Infrastructure seems like a forgotten policy issue to many people – for good reason. While much of Washington’s focus has been on matters going nowhere fast, improving the nation’s roads and rails has taken a back seat despite having bipartisan support.
The public is still demanding action. A new poll of swing state voters in Florida, Ohio, Pennsylvania and Wisconsin found infrastructure is the most popular of President Trump’s platform thus far, with 57 percent saying they would be disappointed if no action is taken on it by 2018. Additionally, 26 percent said they wouldn’t support the GOP in the midterm elections if steps aren’t taken to fix the problem.
While some elected officials continue to stick their heads in the sand when it comes to the need for infrastructure investment, there is a real cost to doing nothing. A survey conducted by AAA noted that more than 35,000 people died in traffic crashes in 2015, with hundreds of thousands more seriously injured. The document noted more could be done to improve transportation safety.
“Highway infrastructure improvements have the potential to reduce both the likelihood and consequences of crashes caused not only by the roadway environment but also by driver error,” AAA stated. “Improvements to highway infrastructure features, including the roadway, roadside, and traffic control devices, can constrain driver behavior even without the need for a conscious decision by drivers to behave differently.”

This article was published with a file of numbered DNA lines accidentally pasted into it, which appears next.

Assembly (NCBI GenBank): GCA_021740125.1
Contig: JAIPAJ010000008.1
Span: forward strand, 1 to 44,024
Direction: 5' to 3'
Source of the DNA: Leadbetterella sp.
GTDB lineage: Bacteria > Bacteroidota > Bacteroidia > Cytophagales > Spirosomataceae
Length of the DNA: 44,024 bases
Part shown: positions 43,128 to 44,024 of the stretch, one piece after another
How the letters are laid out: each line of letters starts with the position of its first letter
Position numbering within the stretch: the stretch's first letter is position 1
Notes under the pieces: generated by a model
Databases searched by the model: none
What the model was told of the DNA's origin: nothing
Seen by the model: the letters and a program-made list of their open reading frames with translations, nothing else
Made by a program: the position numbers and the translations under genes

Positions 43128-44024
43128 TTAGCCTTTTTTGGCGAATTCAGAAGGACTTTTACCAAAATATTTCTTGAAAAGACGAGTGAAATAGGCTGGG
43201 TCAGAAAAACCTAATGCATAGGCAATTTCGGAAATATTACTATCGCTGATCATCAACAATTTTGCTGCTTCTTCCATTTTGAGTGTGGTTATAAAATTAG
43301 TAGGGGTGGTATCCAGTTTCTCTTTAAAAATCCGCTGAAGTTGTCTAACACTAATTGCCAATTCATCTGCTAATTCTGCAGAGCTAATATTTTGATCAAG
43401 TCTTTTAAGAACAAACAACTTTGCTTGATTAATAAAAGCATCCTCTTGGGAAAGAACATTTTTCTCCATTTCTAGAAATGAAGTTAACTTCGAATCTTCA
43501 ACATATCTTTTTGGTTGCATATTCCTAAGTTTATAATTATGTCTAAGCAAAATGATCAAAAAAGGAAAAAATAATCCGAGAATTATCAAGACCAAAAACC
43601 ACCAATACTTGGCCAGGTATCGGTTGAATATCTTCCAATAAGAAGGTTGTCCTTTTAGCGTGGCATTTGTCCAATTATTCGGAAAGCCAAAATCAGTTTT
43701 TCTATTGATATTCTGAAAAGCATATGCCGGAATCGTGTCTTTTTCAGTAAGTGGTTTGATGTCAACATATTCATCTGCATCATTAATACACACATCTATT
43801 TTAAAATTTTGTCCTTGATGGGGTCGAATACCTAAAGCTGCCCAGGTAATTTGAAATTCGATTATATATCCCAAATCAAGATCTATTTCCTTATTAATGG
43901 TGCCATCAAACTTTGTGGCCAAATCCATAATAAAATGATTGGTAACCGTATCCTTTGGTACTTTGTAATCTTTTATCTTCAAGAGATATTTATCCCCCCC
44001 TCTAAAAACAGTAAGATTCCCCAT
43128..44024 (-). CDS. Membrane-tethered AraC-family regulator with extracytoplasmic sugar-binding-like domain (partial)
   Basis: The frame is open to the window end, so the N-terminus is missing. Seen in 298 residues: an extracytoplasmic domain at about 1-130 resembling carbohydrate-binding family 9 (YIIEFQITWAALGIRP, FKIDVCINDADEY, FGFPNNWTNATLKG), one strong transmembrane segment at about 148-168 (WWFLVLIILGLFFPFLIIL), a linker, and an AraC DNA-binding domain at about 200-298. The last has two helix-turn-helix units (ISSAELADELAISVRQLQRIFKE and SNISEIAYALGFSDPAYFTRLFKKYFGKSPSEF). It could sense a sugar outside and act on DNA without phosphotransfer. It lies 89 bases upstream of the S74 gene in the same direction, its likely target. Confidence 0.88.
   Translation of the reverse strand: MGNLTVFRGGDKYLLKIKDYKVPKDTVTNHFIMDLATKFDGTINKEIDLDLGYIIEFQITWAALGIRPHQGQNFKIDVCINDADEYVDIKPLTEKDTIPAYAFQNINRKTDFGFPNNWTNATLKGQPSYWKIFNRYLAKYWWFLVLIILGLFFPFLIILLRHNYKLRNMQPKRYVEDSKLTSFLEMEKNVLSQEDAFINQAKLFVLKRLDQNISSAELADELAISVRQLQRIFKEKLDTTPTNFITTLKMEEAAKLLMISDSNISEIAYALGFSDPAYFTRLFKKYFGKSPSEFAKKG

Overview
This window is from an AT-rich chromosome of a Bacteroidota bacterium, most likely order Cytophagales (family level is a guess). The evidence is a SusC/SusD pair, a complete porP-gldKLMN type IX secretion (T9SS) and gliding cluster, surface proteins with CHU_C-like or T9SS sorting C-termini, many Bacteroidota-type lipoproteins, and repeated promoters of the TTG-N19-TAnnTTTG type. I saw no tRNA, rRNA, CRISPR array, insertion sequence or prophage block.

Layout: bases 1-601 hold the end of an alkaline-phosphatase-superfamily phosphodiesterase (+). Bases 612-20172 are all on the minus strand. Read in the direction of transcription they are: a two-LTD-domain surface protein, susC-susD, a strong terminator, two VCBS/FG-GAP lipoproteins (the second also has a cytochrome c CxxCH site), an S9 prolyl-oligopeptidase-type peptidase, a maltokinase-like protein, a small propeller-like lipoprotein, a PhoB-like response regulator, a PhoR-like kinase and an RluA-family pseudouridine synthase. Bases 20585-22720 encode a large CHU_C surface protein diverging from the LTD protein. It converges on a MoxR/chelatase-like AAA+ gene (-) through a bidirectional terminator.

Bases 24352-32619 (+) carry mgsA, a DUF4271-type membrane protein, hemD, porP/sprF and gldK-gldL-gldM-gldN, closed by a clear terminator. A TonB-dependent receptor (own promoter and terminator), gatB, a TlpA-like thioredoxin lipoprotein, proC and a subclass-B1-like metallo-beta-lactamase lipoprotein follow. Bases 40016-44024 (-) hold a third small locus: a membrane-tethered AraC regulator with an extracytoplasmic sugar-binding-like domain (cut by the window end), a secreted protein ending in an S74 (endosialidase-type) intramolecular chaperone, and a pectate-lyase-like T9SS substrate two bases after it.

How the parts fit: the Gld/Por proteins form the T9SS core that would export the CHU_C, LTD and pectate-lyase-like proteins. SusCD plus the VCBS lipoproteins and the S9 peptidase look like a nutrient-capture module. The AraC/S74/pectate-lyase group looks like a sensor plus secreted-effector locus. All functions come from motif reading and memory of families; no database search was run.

John Tolman, Vice President of the Brotherhood of Locomotive Engineers and Trainmen, echoed that message during a House hearing late last month. “The people want, need and deserve better and safer infrastructure. We should have the best airports, rail systems and freeways in the world,” he said.
And those views don’t even begin to address the economic gains that could come from beefing up the nation’s essential transportation networks. Workers would prosper from the good-paying construction jobs such work would bring, while the business sector would gain from the ability to bring goods to market in a quicker fashion.
To adequately maintain our transportation systems, the Congressional Budget Office says an additional $13 billion a year needs to be invested by federal, state and local governments. However, surface transportation investment actually has declined at all levels of government between 2002 and 2012, when adjusted for inflation. Meanwhile, the American Society of Civil Engineers estimates that $3.6 trillion should be spent on all infrastructure by 2020 to get the U.S. back on track.
There was a time when building infrastructure and improving job training and education weren’t partisan issues -- they were American values, something everyone could support. There needs to be return to that way of thinking. This country’s future depends on it.